Views On Basel III
The new banking regulations, known as Basel III, which are to be a safety net in case of future financial crisis could limit lending, at least on a short term.
Banking authorities around the world and representatives of the most powerful Central Banks reunited last weekend in the Swiss city of Basel decided that banks must detain higher capital reserves in order to not repeat the scenario that led to the financial crisis which broke out in the autumn 2008.
Given, however, that banks will have to set aside more money, the volume of loans could decline, according to BBC News.
“It may be possible that even the interest rate is affected and banks could grant fewer loans. Both for commercial banks and investment banks, the short-term risk would be if something was to be implemented that should have been analyzed more carefully and on a longer period of time “said an economist, concerned about the Basel III implications and about the fact that the program may not have been well-planned.
Some creditors even fear that the new regulations could trigger a new loan crisis.
On the other hand, the banking authorities argue that their application will over a period of several years, so there is no danger that the economic recovery could be in jeopardy.
“We must take into account several elements, most importantly, the economic context in which regulations apply, slow and uncertain recovery. Basel III increases uncertainty, because its area of impact is vast. There have been several studies: some have found that the impact on GDP will be reduced, others show that it will be more significant. It is very important how the regulations will be implemented, given that Basel III does not distinguish between conventional banks, commercial and those who have financial engineers, “explains the concerned economist.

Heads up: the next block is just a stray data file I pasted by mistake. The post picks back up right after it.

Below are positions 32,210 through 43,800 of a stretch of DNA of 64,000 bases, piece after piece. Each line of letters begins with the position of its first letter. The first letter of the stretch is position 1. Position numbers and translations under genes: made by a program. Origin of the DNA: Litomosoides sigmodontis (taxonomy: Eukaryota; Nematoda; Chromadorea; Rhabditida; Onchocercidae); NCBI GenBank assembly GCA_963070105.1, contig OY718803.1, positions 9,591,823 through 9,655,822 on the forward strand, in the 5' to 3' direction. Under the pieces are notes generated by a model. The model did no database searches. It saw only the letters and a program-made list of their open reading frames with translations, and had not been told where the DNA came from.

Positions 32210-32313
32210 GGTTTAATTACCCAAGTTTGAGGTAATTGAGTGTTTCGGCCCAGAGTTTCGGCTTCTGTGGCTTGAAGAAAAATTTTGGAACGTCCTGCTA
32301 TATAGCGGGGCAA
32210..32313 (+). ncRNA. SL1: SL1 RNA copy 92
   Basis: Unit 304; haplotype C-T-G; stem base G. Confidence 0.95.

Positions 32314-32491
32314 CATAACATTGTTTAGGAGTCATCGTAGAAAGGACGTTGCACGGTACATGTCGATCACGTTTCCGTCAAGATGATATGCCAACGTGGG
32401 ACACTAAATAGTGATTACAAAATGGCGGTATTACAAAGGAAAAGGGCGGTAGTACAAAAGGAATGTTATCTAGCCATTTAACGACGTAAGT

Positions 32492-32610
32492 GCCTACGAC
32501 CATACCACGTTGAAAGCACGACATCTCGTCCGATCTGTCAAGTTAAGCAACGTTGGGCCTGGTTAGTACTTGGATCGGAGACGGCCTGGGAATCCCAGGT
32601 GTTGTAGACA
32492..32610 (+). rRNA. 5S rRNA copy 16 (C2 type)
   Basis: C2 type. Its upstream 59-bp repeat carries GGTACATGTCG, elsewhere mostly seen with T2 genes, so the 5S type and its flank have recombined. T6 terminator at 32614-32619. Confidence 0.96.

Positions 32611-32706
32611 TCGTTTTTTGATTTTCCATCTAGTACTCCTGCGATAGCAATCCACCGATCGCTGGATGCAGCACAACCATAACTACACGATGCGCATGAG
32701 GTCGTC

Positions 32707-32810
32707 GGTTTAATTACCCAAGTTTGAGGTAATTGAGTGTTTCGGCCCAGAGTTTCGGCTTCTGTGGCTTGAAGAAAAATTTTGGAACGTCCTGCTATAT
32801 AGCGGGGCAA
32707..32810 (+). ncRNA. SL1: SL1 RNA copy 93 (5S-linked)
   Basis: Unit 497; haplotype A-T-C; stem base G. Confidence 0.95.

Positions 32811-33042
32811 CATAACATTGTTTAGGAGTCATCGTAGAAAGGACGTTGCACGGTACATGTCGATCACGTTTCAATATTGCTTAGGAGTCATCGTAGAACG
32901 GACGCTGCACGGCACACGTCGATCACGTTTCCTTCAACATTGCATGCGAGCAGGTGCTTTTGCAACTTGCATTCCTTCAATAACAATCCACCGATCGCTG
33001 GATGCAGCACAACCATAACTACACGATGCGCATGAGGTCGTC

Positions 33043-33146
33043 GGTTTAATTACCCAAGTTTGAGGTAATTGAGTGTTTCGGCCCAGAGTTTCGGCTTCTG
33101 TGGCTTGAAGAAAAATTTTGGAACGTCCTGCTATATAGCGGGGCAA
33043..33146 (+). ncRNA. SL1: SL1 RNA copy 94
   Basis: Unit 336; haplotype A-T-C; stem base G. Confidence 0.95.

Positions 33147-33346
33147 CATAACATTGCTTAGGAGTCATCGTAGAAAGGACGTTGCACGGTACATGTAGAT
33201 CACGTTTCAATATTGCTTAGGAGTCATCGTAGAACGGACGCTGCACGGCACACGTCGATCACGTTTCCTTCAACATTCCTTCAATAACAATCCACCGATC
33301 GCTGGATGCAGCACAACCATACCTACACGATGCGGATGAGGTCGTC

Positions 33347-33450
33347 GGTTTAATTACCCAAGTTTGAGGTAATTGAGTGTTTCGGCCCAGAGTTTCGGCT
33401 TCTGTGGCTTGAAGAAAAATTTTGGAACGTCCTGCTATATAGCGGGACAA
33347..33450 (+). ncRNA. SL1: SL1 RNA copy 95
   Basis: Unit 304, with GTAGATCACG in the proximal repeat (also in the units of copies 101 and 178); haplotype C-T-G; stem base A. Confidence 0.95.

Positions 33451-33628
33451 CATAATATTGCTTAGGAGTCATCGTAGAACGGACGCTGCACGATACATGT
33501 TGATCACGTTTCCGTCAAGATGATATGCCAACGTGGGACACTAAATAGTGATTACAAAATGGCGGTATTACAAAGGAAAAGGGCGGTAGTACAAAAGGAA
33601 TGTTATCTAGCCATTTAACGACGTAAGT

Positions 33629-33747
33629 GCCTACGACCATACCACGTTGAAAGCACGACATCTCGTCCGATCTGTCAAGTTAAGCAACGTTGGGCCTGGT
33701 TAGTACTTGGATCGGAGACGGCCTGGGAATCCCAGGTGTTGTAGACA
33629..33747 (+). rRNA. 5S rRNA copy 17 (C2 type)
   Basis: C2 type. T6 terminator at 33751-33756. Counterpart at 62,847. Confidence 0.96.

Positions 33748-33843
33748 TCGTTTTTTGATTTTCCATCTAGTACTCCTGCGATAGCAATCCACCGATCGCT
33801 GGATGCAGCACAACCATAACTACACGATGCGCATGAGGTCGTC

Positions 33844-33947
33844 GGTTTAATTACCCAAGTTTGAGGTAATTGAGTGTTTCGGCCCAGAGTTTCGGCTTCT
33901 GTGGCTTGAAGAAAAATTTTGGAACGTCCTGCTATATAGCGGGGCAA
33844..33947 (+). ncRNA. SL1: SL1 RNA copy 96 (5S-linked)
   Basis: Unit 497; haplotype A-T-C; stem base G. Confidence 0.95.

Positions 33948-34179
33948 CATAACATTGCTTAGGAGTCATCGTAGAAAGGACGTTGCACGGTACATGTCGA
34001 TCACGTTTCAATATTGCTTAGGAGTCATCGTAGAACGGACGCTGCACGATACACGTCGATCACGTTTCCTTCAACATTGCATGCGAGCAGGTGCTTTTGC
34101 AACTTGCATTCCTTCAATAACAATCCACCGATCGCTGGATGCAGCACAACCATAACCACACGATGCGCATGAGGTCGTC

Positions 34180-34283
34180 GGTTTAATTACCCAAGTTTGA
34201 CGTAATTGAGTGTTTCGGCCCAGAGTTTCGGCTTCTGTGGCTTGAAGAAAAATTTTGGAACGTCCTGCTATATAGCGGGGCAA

Banks will have to have capital reserves of high quality equivalent to 7% of total assets in the portfolio, including a conservation reserve of 2.5% capital to further eliminate turbulence. Creditors who fail to build this reserve latter will no longer be able to pay dividends, even if they are not obliged to raise money to provide the reserve for conservation. “There are substantial changes in terms of capital requirements. The period of adjustment to these rules is high, which means that some of the pressure disappears. But even so, who would want to own a bank that cannot pay its dividends for, say, three years? “said James Wiener, director of the finance and risk department at the consulting firm Oliver Wyman.
And capital requirements of type Tier 1 will be increased to 6%, while the core capital (Core Tier 1) was set at 4.5%.
European banks may be more disadvantaged than the U.S. banks with the adoption of Basel III, since they are less capitalized, according to Bloomberg. The ten largest German banks, including Deutsche Bank and Commerzbank, may need additional capital amounted to 105 billion euros given the new regulations, the German Banks Association estimated. By contrast, banks such as Credit Suisse expect Basel III not to have any effect on their strategies, following to implement the new regulations “without changing our growth plans and our current policy on capital and dividends”.
G20 leaders (the group of the largest20 industrialized and emerging countries), who insisted on an international banking reform, is to agree on the new regulations Basel III during the Summit in Seoul, which will take place in November.11